Screenshot of KMT website

I have gathered some data about the use of social media by the mayoral candidates in the five cities election (五都選舉) taking place on 27 November. All candidates are using several forms of online communication as part of their campaign. This includes websites, blogs, Plurk, YouTube, flickr and Facebook. Links to these sites are clearly shown on the front page of the KMT and DPP websites. This is shown in the two screenshots in this post.  Continue reading “DPP beats KMT in social media campaign”

Hsiao Bi-Khim on the election campaign

Taiwanese politician Hsiao Bi-khimKlaus Bardenhagen, a German reporter based in Taiwan, interviewed Hsiao Bi-khim (蕭美琴), director of the Democratic Progressive Party’s (DPP) Department of International Affairs, in Banqiao yesterday. He kindly provided me with a copy of the interview for use on this blog. In the interview Hsiao talks about the current election campaign and the the development of democracy in Taiwan.

I recently noted how the DPP was actively encouraging youth to vote. Hsiao explained, “Young people, according to polls, favour our party over the others by a two to one margin which is very good. Unfortunately the young people are not reliable because their voter turnout is low. Only about 30% of the young people come out to vote. So we really want to increase the voter turnout among younger people.” Continue reading “Hsiao Bi-Khim on the election campaign”

Taiwan's English-language media gets more digital

Taiwan News cover

This week saw two significant changes to Taiwan’s English-language newspapers. The first was the announcement by the Taiwan News on Tuesday that it would cease publishing a print edition and only be available online.

The paper, established in 1949 as the China News, changed its name to Taiwan News after it was purchased by the I-Mei Corporation in 1999. In January 2008 it changed from a broadsheet to a tabloid format. The final issue was published today. Here’s a quote from the Taiwan News’ own report:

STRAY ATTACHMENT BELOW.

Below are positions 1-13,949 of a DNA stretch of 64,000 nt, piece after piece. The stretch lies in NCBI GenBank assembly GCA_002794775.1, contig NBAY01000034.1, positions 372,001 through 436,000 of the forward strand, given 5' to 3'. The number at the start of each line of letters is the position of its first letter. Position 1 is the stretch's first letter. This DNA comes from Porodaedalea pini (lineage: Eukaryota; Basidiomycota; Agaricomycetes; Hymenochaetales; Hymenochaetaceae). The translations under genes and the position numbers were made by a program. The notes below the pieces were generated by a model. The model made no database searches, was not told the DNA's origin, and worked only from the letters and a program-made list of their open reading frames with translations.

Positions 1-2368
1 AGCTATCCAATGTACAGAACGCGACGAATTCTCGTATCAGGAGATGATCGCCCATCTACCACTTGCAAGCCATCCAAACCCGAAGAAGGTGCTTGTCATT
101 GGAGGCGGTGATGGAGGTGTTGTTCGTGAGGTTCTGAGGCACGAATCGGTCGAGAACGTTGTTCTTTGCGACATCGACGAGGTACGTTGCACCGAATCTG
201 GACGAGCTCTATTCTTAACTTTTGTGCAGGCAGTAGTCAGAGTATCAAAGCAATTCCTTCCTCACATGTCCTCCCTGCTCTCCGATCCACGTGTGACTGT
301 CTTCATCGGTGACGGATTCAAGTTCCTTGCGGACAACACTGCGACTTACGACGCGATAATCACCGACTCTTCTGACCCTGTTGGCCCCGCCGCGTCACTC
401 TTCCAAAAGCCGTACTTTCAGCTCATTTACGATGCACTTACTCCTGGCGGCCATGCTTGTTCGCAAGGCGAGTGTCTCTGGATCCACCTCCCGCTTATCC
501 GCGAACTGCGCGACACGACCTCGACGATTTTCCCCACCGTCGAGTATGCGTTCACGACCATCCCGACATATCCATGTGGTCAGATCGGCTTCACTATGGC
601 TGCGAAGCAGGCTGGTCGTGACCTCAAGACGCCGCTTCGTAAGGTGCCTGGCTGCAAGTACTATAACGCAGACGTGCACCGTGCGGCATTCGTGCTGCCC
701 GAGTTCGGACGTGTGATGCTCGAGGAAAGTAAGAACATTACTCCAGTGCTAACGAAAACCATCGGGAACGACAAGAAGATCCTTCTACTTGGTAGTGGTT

During a press conference yesterday, Taiwan News President Jack Wong announced that the 62-year old newspaper is going digital.

“The unthinkable is finally upon us,” said Wong. “On Tuesday, Sept. 28, Taiwan News will launch the previously impossible integration of text, color images, and sound in a digital multimedia format. It will be the world’s first and log-on is for free.”

In response to the recent global trend toward digital publishing, Taiwan News has switched to an all-online format. “The whole world will witness an electronic newspaper that leaves all others behind in its digital technology and multi-media capabilities,” added Wong.

Continue reading “Taiwan's English-language media gets more digital”

Politics and social media in Taiwan


With local elections approaching the campaign is not just being run on the streets but also in cyberspace. The screen shot from the DPP website above shows the party’s candidates for mayor or county commissioner in the end of year local government elections. Beneath each candidate’s photo there are icons linking to Plurk, Facebook, blogs, websites and YouTube. It shows that candidates are actively using social media as tools in their campaign.

A number of leading DPP politicians including Frank Hsieh (謝長廷), Su Tseng-chang (蘇貞昌) and Hsiao Bi-khim (蕭美琴) are active users of Plurk. Frank Hsieh has just published a book called “Frank’s Plurk Diary”. He began using Plurk in April this year and now has 11,447 friends and 3,519 fans. Plurk is currently much more popular than Twitter in Taiwan because it has a Chinese-language option. Continue reading “Politics and social media in Taiwan”